Fuel Treatments & Effects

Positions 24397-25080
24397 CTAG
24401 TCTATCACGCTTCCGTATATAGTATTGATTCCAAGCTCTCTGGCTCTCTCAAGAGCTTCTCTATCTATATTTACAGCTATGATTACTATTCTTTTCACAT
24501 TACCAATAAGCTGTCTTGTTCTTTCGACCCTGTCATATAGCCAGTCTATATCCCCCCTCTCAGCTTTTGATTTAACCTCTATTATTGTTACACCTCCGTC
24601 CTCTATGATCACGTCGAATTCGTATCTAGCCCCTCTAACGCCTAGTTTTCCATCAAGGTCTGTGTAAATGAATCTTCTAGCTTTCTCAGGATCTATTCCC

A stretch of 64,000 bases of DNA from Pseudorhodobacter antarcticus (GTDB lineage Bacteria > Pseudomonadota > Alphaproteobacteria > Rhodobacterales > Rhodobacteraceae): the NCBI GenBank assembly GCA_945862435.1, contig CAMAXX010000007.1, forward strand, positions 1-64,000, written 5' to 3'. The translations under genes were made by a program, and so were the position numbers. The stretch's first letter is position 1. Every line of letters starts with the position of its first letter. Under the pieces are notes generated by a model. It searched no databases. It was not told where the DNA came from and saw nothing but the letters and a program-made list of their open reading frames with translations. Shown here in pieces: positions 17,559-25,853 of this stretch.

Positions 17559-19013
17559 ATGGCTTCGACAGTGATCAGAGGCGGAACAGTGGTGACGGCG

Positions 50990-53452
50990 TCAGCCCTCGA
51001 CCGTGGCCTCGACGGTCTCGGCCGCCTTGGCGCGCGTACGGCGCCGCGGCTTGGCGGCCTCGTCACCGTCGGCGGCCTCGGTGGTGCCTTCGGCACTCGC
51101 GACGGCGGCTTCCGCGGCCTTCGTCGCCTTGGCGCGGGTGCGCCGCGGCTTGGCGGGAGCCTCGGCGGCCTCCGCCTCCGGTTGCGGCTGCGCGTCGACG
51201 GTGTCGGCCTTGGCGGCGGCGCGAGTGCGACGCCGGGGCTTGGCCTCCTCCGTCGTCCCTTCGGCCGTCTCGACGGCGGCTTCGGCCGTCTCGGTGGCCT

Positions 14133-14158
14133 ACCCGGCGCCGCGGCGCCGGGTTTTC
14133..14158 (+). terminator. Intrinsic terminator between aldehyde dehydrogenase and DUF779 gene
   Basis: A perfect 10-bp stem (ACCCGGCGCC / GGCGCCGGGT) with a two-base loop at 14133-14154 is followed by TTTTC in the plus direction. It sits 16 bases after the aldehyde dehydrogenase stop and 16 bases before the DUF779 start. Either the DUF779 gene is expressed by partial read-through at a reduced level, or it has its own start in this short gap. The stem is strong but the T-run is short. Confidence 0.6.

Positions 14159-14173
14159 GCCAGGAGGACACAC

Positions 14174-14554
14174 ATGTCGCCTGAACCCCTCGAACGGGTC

One goal of fuels treatments is to limit potential fire behavior by reducing overstory tree density, but this may precipitate regeneration, which contributes to increasing potential fire behavior over time. To understand factors that influence tree regeneration in treated stands, we compared abundance of advance and post treatment regeneration in 5–14-year-old thinning and mastication treatments covering approximately 2600 ha within two National Forests in Colorado, U.S.A. The study sites were dominated by two species with complimentary regeneration niches. Ponderosa pine (Pinus ponderosa Douglas ex P. Lawson & C. Lawson) is less shade tolerant, but more fire and drought resistant than Douglas-fir (Pseudotsuga menziesii (Mirb.) Franco). We considered three critical features of the post treatment environment: species composition, forest structure (especially density), and site characteristics. Regeneration densities at the plot level varied considerably: 37% of the plots had no regeneration, while 15% had more than double the average density. High-density areas tended to occur in moist sites, mostly on north aspects that were dominated by Douglas-fir in the overstory. These areas are where wildfire mitigation benefits will likely deteriorate most rapidly. The vast majority (69%) of all regeneration was Douglas-fir. 31% of all regeneration occurred post treatment. In this group, ponderosa pine abundance was positively related to time since treatment but Douglas-fir was not, suggesting a stronger positive effect of treatment for ponderosa pine, although Douglas-fir was still more abundant. This is likely because treatments reduced the seed source for Douglas-fir more than for ponderosa pine while reducing total overstory density to create conditions that met the regeneration requirements of this shade intolerant species. Advanced regeneration was common throughout the study area, consisting of nearly 80% Douglas-fir and only 13% ponderosa pine. Although the abundance of advance regeneration decreased over time since treatment, likely due to mortality given that we encountered few sapling-sized trees, surviving trees reduce treatment longevity and have the potential for subsequent growth release and contribution to fuel hazard development. Conifer regeneration did not vary between mastication and thinning treatments. The impact of regeneration on treatment longevity was highly variable at smaller-than-stand scales. On the Colorado Front Range, moist sites with low overstory density and mature Douglas-fir to provide a seed source are where treatment effectiveness is likely to degrade most rapidly. These areas with abundant regeneration may be best left untreated, or managers should anticipate the need to re-treat them more frequently.